GTMO Postscript: Prosecutor Goes After Defense, Press
Friday, May 07, 2010 at 10:49 am
GUANTANAMO BAY — As an addendum to my piece this morning, it’s worth noting an unexpected and unusual attack on the integrity of Omar Khadr’s attorneys and the press corps here that Navy Capt. John Murphy, the chief prosecutor of the military commissions, issued yesterday afternoon.
After Col. Patrick Parrish, the military judge presiding over Khadr’s case, gaveled this week’s proceedings in Khadr’s pre-trial hearing to a close, both teams of attorneys trudged to the aircraft hangar that’s been converted into the press’s work area for back-to-back news conferences. Defense counsel had briefed us every day after court ended, and so attorneys Kobie Flowers, Barry Coburn and Army Lt. Col. Jon Jackson didn’t surprise us when they commented on the big event of the day — testimony from “Interrogator #1” that he threatened Khadr with rape and even death in Bagram in 2002.
But it was the first time that Murphy and his team held a press conference during the past two weeks, and he came out swinging. “What you heard was a summation of their closing argument,” Murphy said, accusing Flowers, Coburn and Jackson of improperly trying Khadr’s case outside the courtroom and calling it a “violation of that ethic that applies to all of us” barring lawyers from “prejudicing a criminal proceeding.” When pressed on whether he would refer the defense lawyers to some professional body for sanction, Murphy demurred: “All I’m prepared to say is that from my observation, I saw comments on the merits of the case and the merits of the evidence, and that operates to prejudice the accused. That’s not something we’re going to do and we’re not going to do it.”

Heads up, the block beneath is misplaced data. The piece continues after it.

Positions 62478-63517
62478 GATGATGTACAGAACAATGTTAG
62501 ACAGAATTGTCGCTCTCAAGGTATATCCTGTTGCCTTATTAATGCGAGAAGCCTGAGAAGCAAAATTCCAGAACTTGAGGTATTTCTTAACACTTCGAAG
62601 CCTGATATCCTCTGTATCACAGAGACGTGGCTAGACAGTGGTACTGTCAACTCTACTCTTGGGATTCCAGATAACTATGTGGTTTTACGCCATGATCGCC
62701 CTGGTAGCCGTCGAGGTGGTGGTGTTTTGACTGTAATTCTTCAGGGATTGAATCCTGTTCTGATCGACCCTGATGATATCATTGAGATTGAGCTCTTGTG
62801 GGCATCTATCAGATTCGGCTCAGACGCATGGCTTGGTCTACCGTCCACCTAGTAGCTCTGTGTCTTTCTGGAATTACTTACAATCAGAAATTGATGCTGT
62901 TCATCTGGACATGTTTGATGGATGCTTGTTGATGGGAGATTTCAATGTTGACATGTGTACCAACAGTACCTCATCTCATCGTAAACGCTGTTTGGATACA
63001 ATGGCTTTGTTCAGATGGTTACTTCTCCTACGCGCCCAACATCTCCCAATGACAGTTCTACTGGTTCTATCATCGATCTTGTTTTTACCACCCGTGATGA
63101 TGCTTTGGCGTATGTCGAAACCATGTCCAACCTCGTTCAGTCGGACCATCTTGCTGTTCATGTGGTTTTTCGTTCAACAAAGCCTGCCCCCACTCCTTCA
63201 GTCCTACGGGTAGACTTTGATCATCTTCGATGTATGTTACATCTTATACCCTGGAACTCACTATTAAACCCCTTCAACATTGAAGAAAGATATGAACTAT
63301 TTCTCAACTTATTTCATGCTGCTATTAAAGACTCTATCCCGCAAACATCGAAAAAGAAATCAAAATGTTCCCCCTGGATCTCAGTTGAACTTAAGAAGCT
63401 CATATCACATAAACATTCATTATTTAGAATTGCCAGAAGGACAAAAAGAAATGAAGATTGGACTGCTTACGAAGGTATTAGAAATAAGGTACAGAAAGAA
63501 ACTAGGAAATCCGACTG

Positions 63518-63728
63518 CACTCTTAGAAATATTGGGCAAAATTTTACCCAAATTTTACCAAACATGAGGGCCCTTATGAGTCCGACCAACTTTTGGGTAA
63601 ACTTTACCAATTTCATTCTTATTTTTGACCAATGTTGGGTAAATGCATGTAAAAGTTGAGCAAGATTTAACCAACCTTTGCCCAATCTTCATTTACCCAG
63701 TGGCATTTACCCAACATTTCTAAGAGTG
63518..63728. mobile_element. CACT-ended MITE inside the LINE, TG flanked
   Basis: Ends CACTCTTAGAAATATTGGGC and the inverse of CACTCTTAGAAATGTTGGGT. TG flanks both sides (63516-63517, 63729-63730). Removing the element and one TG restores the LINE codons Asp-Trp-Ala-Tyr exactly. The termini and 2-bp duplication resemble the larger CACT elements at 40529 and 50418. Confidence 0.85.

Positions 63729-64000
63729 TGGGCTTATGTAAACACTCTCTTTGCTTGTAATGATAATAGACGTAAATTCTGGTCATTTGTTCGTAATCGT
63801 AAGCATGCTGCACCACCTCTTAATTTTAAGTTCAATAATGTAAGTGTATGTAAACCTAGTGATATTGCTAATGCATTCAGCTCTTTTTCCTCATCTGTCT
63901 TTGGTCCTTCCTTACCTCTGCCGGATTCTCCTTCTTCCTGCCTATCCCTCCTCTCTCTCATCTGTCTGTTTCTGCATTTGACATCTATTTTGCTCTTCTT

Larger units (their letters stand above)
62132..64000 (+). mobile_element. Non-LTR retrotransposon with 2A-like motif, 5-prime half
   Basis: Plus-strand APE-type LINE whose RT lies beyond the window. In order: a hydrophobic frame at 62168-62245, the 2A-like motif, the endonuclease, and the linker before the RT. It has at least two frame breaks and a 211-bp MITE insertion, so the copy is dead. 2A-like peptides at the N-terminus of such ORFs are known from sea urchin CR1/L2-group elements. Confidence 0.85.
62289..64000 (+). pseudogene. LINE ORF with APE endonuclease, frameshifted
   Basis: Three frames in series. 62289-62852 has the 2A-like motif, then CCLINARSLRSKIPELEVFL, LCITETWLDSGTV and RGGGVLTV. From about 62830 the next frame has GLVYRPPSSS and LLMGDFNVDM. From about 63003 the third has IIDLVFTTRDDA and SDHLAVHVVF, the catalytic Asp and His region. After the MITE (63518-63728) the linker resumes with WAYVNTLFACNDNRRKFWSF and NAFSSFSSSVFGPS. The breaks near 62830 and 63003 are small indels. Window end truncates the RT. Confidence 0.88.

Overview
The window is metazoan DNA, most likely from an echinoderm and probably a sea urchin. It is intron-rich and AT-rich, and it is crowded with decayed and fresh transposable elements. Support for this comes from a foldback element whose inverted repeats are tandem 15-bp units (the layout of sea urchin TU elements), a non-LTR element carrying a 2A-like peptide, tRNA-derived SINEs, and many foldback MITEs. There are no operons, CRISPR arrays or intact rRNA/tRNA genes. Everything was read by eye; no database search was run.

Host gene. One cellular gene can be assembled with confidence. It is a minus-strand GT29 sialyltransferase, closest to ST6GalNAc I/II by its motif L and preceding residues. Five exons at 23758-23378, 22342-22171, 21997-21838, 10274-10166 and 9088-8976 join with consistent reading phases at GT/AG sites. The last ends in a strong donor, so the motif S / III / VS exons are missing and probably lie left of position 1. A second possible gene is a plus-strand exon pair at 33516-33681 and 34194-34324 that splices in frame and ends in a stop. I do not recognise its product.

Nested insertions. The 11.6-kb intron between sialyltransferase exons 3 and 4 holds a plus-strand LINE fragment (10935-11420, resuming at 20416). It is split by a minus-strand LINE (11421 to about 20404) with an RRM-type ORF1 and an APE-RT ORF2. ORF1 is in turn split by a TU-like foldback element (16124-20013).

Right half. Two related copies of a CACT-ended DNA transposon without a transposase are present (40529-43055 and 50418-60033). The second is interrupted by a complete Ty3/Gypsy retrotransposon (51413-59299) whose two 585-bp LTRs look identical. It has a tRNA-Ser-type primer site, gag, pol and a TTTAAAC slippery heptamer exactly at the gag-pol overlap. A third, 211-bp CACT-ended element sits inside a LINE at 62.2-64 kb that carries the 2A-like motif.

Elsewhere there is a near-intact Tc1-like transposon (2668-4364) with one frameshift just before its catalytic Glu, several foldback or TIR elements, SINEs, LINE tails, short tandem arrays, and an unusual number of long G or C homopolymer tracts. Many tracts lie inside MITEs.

In his general comments about Khadr’s case, Murphy denied that Khadr’s youth — he was 15 years old when captured by U.S. forces in 2002 — made his prosecution problematic. He warned about the policy consequences of such an argument, asking, “Is al-Qaeda going to start recruiting 15- and 16-year-olds?
But he ended his press conference with a firm defense of keeping Interrogator #1′s identity private, even though identifying information had come out in open court; the interrogator in question pleaded guilty in his court martial on detainee abuse and cannot be re-deployed (re-deployment was an issue Murphy cited as grounds for non-disclosure); and the individual in question gave an on-the-record interview to Michelle Shephard of the Toronto Star in 2008 saying he wanted to clear his name.
“We think that protective order should be enforced,” he said, not singling out any reporter or publication. “In these proceedings, the access has been extraordinary. You see so much. … Our position is, and I hope it would be given a lot of thought, that publishing identities carries some risk and the judge recognizes that risk when he issues these protective orders.” Asked how the media could formally file a challenge to the order, Murphy replied, “I’m not going to become your lawyer.”
Less than an hour after the press conference concluded, four reporters were informed by the Office of the Secretary of Defense’s Public Affairs office — to be very clear, a different chain of command than the one to which Murphy answers through the Office of Military Commissions — that they would be banned from returning to the base for publishing Interrogator #1′s name. Parrish has not issued any ruling that any reporter has violated his protective order.
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